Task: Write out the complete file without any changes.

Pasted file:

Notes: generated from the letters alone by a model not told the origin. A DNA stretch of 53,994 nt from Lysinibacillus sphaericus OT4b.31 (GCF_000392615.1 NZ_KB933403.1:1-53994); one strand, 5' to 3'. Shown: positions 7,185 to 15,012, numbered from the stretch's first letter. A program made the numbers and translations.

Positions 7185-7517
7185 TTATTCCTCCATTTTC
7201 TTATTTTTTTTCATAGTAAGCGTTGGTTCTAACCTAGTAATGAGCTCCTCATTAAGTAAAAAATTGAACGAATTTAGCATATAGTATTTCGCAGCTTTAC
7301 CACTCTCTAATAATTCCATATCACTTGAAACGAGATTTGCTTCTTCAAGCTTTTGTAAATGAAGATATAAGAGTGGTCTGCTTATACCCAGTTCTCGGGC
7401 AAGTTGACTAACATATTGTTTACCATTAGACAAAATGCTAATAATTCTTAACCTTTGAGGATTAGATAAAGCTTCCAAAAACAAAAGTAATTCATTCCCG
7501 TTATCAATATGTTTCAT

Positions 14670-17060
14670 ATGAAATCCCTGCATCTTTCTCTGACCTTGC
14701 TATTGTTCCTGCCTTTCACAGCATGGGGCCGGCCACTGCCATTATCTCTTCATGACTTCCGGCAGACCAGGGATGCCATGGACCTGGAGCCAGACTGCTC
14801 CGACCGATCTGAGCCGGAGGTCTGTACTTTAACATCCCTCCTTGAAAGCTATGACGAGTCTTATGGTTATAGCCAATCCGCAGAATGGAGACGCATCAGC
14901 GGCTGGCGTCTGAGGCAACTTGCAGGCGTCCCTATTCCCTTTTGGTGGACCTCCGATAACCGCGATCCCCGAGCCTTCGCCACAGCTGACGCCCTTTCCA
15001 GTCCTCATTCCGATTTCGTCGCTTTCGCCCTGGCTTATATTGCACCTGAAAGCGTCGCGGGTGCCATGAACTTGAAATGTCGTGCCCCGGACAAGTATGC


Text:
Notes: generated from the letters alone by a model not told the origin. A DNA stretch of 53,994 nt from Lysinibacillus sphaericus OT4b.31 (GCF_000392615.1 NZ_KB933403.1:1-53994); one strand, 5' to 3'. Shown: positions 7,185 to 15,012, numbered from the stretch's first letter. A program made the numbers and translations.

Positions 7185-7517
7185 TTATTCCTCCATTTTC
7201 TTATTTTTTTTCATAGTAAGCGTTGGTTCTAACCTAGTAATGAGCTCCTCATTAAGTAAAAAATTGAACGAATTTAGCATATAGTATTTCGCAGCTTTAC
7301 CACTCTCTAATAATTCCATATCACTTGAAACGAGATTTGCTTCTTCAAGCTTTTGTAAATGAAGATATAAGAGTGGTCTGCTTATACCCAGTTCTCGGGC
7401 AAGTTGACTAACATATTGTTTACCATTAGACAAAATGCTAATAATTCTTAACCTTTGAGGATTAGATAAAGCTTCCAAAAACAAAAGTAATTCATTCCCG
7501 TTATCAATATGTTTCAT

Positions 14670-17060
14670 ATGAAATCCCTGCATCTTTCTCTGACCTTGC
14701 TATTGTTCCTGCCTTTCACAGCATGGGGCCGGCCACTGCCATTATCTCTTCATGACTTCCGGCAGACCAGGGATGCCATGGACCTGGAGCCAGACTGCTC
14801 CGACCGATCTGAGCCGGAGGTCTGTACTTTAACATCCCTCCTTGAAAGCTATGACGAGTCTTATGGTTATAGCCAATCCGCAGAATGGAGACGCATCAGC
14901 GGCTGGCGTCTGAGGCAACTTGCAGGCGTCCCTATTCCCTTTTGGTGGACCTCCGATAACCGCGATCCCCGAGCCTTCGCCACAGCTGACGCCCTTTCCA
15001 GTCCTCATTCCGATTTCGTCGCTTTCGCCCTGGCTTATATTGCACCTGAAAGCGTCGCGGGTGCCATGAACTTGAAATGTCGTGCCCCGGACAAGTATGC